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How to set a price - Pg. 180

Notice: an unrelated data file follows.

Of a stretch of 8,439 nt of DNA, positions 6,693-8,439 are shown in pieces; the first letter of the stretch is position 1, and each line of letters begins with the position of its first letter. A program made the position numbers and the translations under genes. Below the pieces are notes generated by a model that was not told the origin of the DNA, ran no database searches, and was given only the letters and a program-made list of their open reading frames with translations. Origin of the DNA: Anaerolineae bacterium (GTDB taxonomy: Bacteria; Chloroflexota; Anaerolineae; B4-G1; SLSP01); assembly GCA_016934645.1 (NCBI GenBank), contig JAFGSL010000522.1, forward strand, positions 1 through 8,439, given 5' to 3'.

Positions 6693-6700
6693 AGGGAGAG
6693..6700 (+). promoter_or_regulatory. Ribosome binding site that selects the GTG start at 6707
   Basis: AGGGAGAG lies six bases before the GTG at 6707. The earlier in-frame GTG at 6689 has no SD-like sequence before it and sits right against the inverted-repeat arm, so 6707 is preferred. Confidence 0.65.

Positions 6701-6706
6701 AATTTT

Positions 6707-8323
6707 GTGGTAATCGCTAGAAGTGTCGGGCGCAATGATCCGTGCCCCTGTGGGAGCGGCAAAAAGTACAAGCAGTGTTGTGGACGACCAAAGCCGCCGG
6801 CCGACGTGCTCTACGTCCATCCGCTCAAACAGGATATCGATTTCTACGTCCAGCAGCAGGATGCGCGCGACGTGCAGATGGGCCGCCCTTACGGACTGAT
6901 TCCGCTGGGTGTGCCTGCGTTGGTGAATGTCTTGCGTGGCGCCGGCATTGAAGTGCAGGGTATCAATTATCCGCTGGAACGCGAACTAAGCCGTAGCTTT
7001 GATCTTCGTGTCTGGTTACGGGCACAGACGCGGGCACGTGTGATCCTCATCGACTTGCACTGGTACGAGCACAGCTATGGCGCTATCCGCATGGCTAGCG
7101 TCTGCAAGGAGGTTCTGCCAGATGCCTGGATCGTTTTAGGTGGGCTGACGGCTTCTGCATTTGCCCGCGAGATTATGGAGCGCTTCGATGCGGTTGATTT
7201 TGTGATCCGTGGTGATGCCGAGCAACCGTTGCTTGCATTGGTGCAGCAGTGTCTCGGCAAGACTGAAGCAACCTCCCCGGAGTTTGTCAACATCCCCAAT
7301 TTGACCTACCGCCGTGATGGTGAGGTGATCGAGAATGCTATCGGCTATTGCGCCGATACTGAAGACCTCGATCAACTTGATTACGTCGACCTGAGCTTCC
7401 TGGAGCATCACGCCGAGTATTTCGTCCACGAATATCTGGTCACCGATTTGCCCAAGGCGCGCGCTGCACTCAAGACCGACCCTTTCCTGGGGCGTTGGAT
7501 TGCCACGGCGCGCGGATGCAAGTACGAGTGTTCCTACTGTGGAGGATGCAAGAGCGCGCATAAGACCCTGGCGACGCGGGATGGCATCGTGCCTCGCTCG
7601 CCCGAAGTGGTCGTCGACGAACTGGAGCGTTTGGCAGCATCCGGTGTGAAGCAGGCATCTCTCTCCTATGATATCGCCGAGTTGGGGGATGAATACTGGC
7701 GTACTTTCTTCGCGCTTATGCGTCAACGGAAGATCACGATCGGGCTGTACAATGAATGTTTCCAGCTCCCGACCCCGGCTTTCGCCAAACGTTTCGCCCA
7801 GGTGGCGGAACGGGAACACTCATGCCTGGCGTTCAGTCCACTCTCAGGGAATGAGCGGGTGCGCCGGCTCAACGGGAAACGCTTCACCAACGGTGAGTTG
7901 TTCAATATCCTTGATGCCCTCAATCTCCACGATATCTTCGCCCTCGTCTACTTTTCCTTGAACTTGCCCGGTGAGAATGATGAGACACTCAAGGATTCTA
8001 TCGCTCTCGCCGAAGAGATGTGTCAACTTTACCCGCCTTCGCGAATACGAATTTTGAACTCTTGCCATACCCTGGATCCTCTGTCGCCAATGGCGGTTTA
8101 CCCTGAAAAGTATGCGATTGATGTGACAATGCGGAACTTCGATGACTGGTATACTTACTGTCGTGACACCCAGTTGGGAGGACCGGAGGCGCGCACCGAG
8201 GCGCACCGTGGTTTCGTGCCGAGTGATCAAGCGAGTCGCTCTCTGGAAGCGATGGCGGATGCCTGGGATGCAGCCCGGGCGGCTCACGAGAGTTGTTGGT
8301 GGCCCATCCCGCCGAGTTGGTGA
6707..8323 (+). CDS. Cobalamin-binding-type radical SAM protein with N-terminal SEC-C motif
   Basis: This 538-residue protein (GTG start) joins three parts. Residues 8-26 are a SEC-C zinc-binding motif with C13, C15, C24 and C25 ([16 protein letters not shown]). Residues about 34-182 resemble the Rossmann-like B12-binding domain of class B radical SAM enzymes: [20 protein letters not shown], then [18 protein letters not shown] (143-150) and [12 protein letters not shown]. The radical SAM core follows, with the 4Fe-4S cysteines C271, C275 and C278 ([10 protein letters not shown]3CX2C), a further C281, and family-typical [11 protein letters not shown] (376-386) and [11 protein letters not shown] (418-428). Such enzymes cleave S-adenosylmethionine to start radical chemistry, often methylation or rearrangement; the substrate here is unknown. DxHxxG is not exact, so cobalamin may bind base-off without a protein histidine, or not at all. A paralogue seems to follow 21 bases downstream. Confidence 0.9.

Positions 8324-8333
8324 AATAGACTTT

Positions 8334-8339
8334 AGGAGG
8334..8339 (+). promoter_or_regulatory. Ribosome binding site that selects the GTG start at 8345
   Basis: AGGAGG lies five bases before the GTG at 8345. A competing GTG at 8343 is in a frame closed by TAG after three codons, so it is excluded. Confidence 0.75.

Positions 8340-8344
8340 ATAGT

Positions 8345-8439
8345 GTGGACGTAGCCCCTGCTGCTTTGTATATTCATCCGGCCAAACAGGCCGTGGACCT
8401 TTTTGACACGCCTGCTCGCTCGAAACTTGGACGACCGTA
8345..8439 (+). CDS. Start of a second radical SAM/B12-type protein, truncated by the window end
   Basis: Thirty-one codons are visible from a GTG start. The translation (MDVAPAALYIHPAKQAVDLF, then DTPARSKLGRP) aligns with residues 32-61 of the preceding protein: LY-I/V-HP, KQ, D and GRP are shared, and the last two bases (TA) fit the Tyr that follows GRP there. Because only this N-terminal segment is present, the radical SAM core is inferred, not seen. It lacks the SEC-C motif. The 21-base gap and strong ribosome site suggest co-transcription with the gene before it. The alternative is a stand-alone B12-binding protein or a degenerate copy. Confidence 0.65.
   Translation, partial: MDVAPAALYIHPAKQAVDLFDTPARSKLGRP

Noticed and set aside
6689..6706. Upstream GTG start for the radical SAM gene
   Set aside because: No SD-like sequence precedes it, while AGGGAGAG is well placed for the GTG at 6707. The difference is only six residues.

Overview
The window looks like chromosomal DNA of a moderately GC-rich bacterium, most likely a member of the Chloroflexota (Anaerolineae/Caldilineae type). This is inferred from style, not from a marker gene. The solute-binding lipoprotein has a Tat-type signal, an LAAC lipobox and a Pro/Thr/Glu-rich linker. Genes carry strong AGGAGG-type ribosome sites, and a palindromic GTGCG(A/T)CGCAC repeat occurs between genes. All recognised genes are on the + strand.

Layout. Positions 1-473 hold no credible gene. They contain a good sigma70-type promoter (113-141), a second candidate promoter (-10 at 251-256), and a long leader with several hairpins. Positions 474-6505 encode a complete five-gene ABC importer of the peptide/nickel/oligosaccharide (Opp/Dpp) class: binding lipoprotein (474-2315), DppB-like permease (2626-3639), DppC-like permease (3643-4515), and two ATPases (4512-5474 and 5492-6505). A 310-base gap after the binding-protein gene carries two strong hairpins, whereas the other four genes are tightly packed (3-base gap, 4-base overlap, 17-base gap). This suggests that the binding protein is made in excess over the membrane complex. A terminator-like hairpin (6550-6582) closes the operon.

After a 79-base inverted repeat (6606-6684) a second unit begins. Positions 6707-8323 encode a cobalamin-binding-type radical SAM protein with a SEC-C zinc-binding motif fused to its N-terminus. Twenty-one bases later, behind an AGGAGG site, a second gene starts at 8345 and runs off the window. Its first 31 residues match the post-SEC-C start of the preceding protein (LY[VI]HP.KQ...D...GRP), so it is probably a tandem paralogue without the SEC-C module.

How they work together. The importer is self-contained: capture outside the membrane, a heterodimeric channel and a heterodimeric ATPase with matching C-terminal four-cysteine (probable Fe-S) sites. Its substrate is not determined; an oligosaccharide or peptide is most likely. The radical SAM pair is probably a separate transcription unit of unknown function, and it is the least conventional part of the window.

16 How to set a price There are four ways you can increase your profits. You can cut your costs, you can sell more, you can change your product mix or you can increase your prices. Clearly, your aim should be to set your prices initially at the level that gives you your highest profits possible. Needless to say, as with everything else to do with your business, it is easier said than done. There is no clear-cut or agreed method of establishing a price for your product. Some people use the level of costs as a way of fixing price. This may seem a straightforward calculation but it has drawbacks. For example, if your costs are very low, does it automatically mean that your prices should be low too? And even working out the cost can be fraught with possible errors. Other people argue that the price should be set by what the market can bear. But there are no quick and simple calculations that can tell you what this should be. Instead, you have to establish the price by looking at the market you are in and the particular part of it your product appeals to. How does your product rate against others competing in the same marketplace? There are also different strategies you can adopt depending on whether your product is a new or old one. Often overriding all your plans can be the effect that your competitors' pricing policy has on yours. It is probably more realistic to think in terms of a range of prices. The lowest price you should consider setting will be fixed by the cost. You should not go below this price; if you have to, it would be better not to be in business at all. There are a couple of exceptions, where temporarily it may make sense (p. 182). The highest price will be the highest the market can bear without sales disappearing altogether. Between the two will be the price that will give the highest possible profits.